He shows up again in a video embedded in a New York Times investigation of the attacks on police officers at the Capitol. Credited to “The Black Conservative Preacher, via YouTube,” the 20-second clip shows Fanone being dragged outside and brutalized by the mob. The violence against the cop apparently crossed the line for GossJankowski, who can be seen in the bottom-right corner of the screen wagging his index finger at the roiling crowd.

The Chronicle asked Alex Little, a former federal prosecutor, how much trouble GossJankowski is in. Little said that if no additional charges are filed, the punishment could amount to less than a year in jail or even probation.

But if evidence shows that GossJankowski got violent at the Capitol, Little said, the situation grows more serious. Capitol Police Officer Brian Sicknick died from injuries inflicted at the riot.


Screen capture from Facebook

On Facebook, GossJankowski likened his role in the rioting to “hell football practice.” He would soon delete the post.

Little said if he were advising GossJankowski as a client, “I’d say, ‘You were involved in an assault on the Capitol that killed a police officer. You have exposure in that murder.’”

“And it’s not just a riot anywhere, it’s a riot at the U.S. Capitol,” Little continued. “So I would expect the federal government to come down particularly hard on those who participated in it.”

“This was not punching a security guard on Black Friday at Best Buy,” he said.

Ubong E. Akpan, GossJankowski’s public defender, declined a request for comment, and Gallaudet officials would not speak about the details of the case.

“While we will not provide information or comment on individuals alleged to have participated in the recent violence at the Capitol, we can confirm that we are fully cooperating with law-enforcement officials and conducting our own internal investigation,” said a statement from the university’s spokesman.

Last week, an unsolicited text appeared on a Chronicle reporter’s cellphone from someone identifying themselves as Vitali GossJankowski.


GossJankowski told the police that he’d thrown away his stun gun at the Capitol. But he posted this photo on Facebook after the fact.

“There is absolutely nothing exciting about me,” the individual texted. In response to a reporter’s subsequent questions, the person wrote: “Stay away from me.”

Born in Russia, GossJankowski was adopted as a child by an American couple.

One of his adoptive parents, Katherine Jankowski, is a highly respected figure within the Deaf community. She is a former dean of Gallaudet University’s Laurent Clerc National Deaf Education Center and recently published a biography of one of the institution’s first female graduates.

In recent weeks, amid the controversy over her son’s actions, Jankowski deleted her Facebook account. The Chronicle could not reach her for comment.

GossJankowski deleted his own Facebook account last week.

But prior to that, he spent years posting about Trump on Facebook — dating back to an April 2, 2012, post regarding an episode of “The Celebrity Apprentice.”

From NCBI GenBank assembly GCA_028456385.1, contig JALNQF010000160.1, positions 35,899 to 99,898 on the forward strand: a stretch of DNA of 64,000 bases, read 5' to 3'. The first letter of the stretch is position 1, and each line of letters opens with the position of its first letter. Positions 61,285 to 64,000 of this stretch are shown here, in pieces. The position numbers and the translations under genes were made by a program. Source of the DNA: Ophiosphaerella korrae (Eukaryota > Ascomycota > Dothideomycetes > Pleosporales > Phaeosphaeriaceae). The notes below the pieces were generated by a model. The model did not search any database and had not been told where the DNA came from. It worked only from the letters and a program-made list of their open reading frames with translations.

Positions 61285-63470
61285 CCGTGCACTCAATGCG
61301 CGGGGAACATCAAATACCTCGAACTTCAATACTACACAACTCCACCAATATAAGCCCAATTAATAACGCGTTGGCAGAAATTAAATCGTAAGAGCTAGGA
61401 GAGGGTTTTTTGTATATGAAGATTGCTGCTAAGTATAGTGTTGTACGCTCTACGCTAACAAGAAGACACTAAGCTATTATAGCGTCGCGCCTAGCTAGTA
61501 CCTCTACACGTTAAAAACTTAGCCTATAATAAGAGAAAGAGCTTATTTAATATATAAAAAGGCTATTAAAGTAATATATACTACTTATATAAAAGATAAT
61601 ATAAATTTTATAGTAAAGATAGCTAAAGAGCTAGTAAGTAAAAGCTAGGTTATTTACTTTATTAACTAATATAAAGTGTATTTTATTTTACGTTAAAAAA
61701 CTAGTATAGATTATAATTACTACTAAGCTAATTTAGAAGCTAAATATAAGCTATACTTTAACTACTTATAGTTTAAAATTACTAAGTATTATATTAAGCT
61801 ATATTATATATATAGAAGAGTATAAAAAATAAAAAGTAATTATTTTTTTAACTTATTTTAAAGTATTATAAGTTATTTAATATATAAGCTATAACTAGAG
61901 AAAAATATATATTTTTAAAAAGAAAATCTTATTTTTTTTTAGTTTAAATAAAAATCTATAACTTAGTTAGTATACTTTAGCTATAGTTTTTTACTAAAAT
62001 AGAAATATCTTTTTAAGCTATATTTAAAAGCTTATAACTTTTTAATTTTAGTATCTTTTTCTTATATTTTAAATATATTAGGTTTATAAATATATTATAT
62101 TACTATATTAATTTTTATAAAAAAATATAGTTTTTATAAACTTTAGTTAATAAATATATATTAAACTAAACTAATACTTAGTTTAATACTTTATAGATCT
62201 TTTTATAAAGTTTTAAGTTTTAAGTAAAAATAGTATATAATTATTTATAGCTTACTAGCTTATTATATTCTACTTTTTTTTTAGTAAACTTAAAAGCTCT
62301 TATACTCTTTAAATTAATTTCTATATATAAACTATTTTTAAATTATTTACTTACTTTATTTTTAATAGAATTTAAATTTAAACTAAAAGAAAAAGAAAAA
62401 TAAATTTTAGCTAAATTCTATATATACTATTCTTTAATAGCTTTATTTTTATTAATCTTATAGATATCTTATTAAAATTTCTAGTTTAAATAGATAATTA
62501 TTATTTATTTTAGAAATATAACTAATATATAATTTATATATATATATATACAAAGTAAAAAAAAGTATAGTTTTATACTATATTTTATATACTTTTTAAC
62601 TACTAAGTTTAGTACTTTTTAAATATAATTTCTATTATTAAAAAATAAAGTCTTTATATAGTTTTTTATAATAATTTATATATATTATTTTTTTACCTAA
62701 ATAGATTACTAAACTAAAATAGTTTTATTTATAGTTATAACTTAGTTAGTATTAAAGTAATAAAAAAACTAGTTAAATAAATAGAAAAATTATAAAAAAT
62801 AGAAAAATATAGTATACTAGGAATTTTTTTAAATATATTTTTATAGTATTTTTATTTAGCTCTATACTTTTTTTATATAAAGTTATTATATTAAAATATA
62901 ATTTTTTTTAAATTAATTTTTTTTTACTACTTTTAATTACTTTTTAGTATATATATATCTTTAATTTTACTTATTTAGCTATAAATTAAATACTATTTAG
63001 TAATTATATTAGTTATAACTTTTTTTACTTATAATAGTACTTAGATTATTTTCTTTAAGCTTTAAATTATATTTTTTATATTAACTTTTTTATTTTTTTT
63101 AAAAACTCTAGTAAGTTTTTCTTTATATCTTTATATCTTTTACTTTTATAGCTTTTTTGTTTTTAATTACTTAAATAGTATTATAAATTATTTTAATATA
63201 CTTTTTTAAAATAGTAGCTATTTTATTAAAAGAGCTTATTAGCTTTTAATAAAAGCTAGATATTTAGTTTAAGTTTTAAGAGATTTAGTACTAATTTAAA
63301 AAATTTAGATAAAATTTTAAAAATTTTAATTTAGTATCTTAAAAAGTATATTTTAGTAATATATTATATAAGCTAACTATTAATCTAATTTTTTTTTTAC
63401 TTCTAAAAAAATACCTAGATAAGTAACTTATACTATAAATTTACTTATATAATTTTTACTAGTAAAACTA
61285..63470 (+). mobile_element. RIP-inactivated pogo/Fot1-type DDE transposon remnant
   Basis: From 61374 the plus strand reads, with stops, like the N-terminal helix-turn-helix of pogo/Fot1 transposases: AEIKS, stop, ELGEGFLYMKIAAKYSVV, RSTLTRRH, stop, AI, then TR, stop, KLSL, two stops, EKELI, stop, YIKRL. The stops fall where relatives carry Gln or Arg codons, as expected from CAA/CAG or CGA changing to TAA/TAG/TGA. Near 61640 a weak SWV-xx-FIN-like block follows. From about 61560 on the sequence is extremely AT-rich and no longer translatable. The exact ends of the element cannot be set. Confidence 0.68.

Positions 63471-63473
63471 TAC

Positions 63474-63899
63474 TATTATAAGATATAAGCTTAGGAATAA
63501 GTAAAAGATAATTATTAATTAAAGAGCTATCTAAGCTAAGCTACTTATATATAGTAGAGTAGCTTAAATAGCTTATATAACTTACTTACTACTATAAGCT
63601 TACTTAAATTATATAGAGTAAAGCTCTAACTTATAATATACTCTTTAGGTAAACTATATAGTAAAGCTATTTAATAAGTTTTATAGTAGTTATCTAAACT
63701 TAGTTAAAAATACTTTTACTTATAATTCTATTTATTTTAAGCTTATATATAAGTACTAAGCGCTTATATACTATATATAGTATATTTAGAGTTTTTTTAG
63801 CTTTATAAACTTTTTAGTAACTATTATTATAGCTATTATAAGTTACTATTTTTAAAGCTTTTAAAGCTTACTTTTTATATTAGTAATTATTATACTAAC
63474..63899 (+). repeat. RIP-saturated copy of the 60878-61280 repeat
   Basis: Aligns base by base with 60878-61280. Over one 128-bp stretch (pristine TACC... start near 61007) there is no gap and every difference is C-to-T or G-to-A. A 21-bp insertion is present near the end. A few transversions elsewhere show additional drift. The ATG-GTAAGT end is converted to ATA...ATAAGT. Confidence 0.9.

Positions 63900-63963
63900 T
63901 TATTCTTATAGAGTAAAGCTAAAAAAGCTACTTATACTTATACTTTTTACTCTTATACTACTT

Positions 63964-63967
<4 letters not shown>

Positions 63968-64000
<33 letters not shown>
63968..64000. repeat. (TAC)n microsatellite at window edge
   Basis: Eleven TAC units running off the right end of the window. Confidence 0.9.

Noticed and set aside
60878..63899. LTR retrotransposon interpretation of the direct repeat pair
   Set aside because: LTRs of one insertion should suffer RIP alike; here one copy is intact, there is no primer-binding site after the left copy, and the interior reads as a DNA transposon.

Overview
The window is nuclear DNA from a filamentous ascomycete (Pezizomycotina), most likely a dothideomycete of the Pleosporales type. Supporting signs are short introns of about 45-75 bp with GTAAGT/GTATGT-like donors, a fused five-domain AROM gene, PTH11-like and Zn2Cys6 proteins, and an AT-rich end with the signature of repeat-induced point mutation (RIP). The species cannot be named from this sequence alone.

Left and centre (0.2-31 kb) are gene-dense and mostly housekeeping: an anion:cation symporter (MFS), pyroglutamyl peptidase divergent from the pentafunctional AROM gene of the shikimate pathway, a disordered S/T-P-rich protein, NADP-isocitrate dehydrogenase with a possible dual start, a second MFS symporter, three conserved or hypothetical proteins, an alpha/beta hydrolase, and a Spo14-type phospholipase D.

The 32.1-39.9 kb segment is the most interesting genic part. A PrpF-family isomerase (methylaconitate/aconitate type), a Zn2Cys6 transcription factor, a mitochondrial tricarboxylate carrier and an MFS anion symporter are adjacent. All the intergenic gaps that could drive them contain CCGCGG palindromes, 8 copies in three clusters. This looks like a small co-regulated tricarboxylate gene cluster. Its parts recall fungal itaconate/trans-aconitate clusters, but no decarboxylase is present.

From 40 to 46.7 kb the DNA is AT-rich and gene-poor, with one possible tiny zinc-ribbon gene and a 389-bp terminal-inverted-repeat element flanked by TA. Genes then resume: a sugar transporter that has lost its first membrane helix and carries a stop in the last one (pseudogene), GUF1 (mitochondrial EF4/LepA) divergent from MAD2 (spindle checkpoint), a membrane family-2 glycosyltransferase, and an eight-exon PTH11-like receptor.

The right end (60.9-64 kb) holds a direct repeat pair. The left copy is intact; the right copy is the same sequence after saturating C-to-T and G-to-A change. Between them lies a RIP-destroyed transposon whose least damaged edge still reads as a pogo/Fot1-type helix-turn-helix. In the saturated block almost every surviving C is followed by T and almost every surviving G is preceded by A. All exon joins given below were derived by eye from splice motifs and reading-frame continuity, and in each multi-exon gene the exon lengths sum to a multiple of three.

“Donald Trump is kissing Dayana Mendoza’s Venezuela whoreass!!” he wrote.

A week and a half later, GossJankowski posted another anti-Hispanic post, complaining that the driver for his bus was napping during a break.

“Get the hell up and drive us now!!” he wrote. “Filthy lazy amigo!!”

GossJankowski’s offensive and aggressive behavior dates back many years, said his high-school friend Joseph Saccente, a classmate at Gallaudet’s Model Secondary School for the Deaf.

The two stayed in touch for many years, but Saccente said they drifted apart over his friend’s increasingly extremist politics and had a final falling out after Trump was elected president. When Saccante heard the FBI was looking for GossJankowski for his role in the Capitol attack, it came as little surprise.

“He enjoyed things that included violence and just destructive behavior,” Saccente said.

After GossJankowski left high school, he attended the Rochester Institute of Technology. It didn’t end well, he told friends on Facebook.

“Got suspended and cannot be a Rit student for next three years,” he wrote on December 18, 2008, adding in the comments that “i wrote the seven of Nazi swastikas symbols on the white removable board.”

GossJankowski wrote that he ultimately earned a culinary degree from a community college in Arizona. It didn’t improve his career prospects, he complained in a 2016 Facebook post.

“Hearing people easily get the job and get promoted more faster than deaf people,” he wrote. “For an example, I formerly worked at Ruth Chris from January 2014 to July 2015 as a dishwasher; in despite, I have an as degree in an advanced culinary arts, no promotion, and or raise wage.”

According to his Facebook posts, GossJankowski moved to Washington, D.C., in August 2015 and started at Gallaudet that fall. When Trump was inaugurated in January 2016, GossJankowski posed for a smiling Facebook photo outside the White House fence.

Four years later, when Trump lost his 2020 re-election bid, GossJankowski refused to accept it. He complained on Facebook of “discrepancies” and cheating by the Democrats.

Jamel Stallings, a Black senior at Gallaudet who debated GossJankowski via Facebook messages about racism within the Trump movement, told The Chronicle: “Looking back now, I just consider Vitali to be terribly confused and misinformed. I don’t know him personally to say he’s racist, but I do think he has intolerant views that I hope he takes the time to re-evaluate.”

At the same, Stallings said he considers GossJankowski just “another victim” of the lies told by the former president and echoed by right-wing propagandists.

“Trump lost,” he said. “Fair and square. Deal with it.”